As the title of this show at Flowers implies, Lucy Jones openly defies expectations in regard to who is ‘supposed’ to be shown on a canvas, the purpose for depicting a subject and even who is ‘entitled’ to create art. Inherent in the show is also a reflection on how potently affected we can be by the gaze of others and the extent to which the expectations of others to see the predictable and conforming might be able to inhibit our own actions and the gratification and liberation we should derive from life.
This not-to-be-missed exhibition presents self-portraits from Jones covering the last 25 years. Jones’ first show was in the 80s and her work was found to be so original, raw and engaging that the Metropolitan Museum immediately swooped up two paintings.
The eye catchers in this show for me involved Jones’ frank exploration of desire and sexuality. She suffers from cerebral palsy but the pieces are not about cerebral palsy or the act of physical suffering. The Italian poet Giacomo Leopardi profoundly explored issues of alienation and longing for emotional and physical contact arising from his inability to conform to the physical aesthetic of others, but Lucy Jones takes an even bolder step in a painting like “Flushed.” We see her wearing a frilly, sexy bra as she claims her right to experience sexual desire despite any overarching aesthetic conceptions of beauty currently adopted.
So the show invites a greater look at what exactly might be stopping us from fully exploring our inner lives and realities and what might be stopping each of us from taking a bold step forward and entering into a state of full and risky (and possibly transformative) experience. Perhaps Jones wants us to think about what it is outside of ourselves that is inhibiting our full human development – whether it be the demands and standards of parents or society to compete and succeed on a superficial or economic level or aspects of our physical selves that we are sure will bring scorn and reproach from others.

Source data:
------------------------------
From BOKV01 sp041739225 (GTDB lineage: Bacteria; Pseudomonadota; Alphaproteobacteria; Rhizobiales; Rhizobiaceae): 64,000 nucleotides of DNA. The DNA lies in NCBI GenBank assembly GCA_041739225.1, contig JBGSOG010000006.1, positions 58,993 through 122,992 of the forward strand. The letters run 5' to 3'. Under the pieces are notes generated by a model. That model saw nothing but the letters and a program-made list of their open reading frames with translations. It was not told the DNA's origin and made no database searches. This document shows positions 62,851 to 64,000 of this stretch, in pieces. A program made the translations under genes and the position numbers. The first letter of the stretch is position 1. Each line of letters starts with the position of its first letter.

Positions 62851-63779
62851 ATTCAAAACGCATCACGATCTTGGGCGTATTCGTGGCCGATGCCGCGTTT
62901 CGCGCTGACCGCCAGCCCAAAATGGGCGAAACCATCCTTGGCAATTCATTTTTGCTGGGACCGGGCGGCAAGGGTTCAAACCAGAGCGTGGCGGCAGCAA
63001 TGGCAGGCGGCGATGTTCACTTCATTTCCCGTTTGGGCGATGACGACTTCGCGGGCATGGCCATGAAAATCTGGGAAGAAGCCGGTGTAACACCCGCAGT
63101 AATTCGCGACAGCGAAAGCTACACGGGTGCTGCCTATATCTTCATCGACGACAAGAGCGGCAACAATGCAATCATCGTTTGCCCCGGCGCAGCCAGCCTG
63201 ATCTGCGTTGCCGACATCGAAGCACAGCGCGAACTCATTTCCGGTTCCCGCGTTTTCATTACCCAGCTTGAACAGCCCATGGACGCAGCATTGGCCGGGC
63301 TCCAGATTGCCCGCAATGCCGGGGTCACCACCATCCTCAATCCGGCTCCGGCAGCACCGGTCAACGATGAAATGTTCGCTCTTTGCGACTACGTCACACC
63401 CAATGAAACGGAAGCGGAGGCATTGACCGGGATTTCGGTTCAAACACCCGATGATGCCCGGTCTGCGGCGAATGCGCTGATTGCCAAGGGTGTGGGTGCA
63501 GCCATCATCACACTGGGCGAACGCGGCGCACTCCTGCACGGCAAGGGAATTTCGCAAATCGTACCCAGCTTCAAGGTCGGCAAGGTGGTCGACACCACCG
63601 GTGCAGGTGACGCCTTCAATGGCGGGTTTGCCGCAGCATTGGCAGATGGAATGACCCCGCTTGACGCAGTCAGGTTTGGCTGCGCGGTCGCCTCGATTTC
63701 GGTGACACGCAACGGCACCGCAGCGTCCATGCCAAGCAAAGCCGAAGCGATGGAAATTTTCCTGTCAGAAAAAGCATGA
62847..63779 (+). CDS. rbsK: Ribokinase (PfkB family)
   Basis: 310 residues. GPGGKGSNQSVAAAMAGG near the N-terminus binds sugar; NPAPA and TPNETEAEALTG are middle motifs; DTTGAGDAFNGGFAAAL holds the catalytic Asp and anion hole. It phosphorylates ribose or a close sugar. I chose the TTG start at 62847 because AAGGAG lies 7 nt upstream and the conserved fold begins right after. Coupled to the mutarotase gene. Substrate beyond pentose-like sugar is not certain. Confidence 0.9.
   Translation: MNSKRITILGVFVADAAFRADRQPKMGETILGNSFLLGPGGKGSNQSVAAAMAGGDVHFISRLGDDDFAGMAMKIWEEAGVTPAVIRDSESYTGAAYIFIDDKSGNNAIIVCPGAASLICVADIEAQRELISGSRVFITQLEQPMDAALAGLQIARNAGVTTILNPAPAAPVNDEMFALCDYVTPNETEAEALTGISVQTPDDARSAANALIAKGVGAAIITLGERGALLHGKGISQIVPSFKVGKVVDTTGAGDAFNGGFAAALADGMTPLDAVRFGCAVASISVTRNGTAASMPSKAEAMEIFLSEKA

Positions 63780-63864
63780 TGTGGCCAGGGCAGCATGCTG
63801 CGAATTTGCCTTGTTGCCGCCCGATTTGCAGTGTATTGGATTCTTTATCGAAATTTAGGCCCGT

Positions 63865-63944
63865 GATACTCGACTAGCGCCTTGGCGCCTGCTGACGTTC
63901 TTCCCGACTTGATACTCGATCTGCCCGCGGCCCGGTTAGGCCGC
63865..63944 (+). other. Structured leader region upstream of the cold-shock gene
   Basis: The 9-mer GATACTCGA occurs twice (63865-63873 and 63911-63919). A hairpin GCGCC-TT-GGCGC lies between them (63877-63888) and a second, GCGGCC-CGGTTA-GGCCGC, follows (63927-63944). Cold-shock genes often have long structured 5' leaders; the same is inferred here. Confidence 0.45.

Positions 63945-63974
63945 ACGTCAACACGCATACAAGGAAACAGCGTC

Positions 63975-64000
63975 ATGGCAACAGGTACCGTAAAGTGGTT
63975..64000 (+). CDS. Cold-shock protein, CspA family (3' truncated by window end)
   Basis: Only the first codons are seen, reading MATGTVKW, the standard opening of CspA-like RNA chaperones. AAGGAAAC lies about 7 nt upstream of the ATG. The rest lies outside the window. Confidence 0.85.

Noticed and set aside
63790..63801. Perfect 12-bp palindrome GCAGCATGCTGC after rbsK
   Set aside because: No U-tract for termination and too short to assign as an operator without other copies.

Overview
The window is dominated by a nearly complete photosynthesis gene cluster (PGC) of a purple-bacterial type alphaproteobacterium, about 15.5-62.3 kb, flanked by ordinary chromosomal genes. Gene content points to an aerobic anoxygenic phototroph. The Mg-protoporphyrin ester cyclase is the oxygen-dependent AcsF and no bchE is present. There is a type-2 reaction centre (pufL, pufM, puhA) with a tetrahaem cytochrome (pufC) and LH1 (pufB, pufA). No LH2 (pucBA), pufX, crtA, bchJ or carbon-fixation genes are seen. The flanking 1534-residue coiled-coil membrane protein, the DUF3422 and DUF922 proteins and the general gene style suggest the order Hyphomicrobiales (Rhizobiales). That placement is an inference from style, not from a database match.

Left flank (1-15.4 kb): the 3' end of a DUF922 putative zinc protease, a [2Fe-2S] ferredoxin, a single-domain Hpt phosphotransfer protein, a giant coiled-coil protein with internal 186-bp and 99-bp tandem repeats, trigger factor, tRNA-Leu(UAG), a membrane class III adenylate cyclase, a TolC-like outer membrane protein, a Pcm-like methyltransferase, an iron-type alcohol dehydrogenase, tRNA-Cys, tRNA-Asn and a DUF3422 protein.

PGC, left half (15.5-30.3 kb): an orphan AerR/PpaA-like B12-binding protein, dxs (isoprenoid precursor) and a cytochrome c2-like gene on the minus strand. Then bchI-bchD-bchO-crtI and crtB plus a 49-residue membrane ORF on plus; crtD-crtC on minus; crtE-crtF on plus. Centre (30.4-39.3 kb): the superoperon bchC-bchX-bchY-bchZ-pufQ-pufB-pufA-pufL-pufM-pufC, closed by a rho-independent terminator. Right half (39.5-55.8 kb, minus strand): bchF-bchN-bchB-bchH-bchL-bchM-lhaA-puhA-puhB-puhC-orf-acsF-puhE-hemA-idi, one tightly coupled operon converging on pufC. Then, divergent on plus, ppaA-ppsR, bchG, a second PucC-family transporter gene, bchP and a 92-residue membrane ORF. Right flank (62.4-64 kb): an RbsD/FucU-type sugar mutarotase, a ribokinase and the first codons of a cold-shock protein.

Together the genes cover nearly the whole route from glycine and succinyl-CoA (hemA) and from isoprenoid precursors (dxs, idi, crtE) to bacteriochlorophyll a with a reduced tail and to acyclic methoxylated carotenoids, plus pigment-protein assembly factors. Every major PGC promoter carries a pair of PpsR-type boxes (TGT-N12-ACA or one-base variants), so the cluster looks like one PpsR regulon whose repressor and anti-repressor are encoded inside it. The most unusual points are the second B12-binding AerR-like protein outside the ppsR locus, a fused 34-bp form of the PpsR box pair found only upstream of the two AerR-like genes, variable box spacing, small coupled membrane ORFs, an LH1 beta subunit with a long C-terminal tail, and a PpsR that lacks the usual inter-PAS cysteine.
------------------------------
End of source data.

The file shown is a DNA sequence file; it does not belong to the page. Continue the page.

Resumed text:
In these paintings Jones basically states that she, like everyone, has the right to experience the full gamut of the human experience and that the gaze of others will always be out there, but we don’t need to allow that gaze to penetrate in such a manner as to stop us from truly living. Initially I thought that Jones had to be a little aggressive to actually depict herself in the manner in which she does in these paintings, but now I think it’s not really aggression – it’s a type of liberation and self-acceptance that allows her to be free of the harsh judgments of others. Also, as in the case of Leopardi’s poetry, I sense a deep compassion and humanity (as well as a wry sense of humor) in Jones’ work. From her experiences Jones radiates, through her paintings, a deep love for each individual and a call for greater community and humanity and fellow-feeling in place of critical judgment and narrow standards.
How Did You Get on This Canvas?
April 9 – May 9, 2015
529 W. 20th Street
New York, NY 10011
Article by Daniel Gauss
Photography provided by the gallery and the artist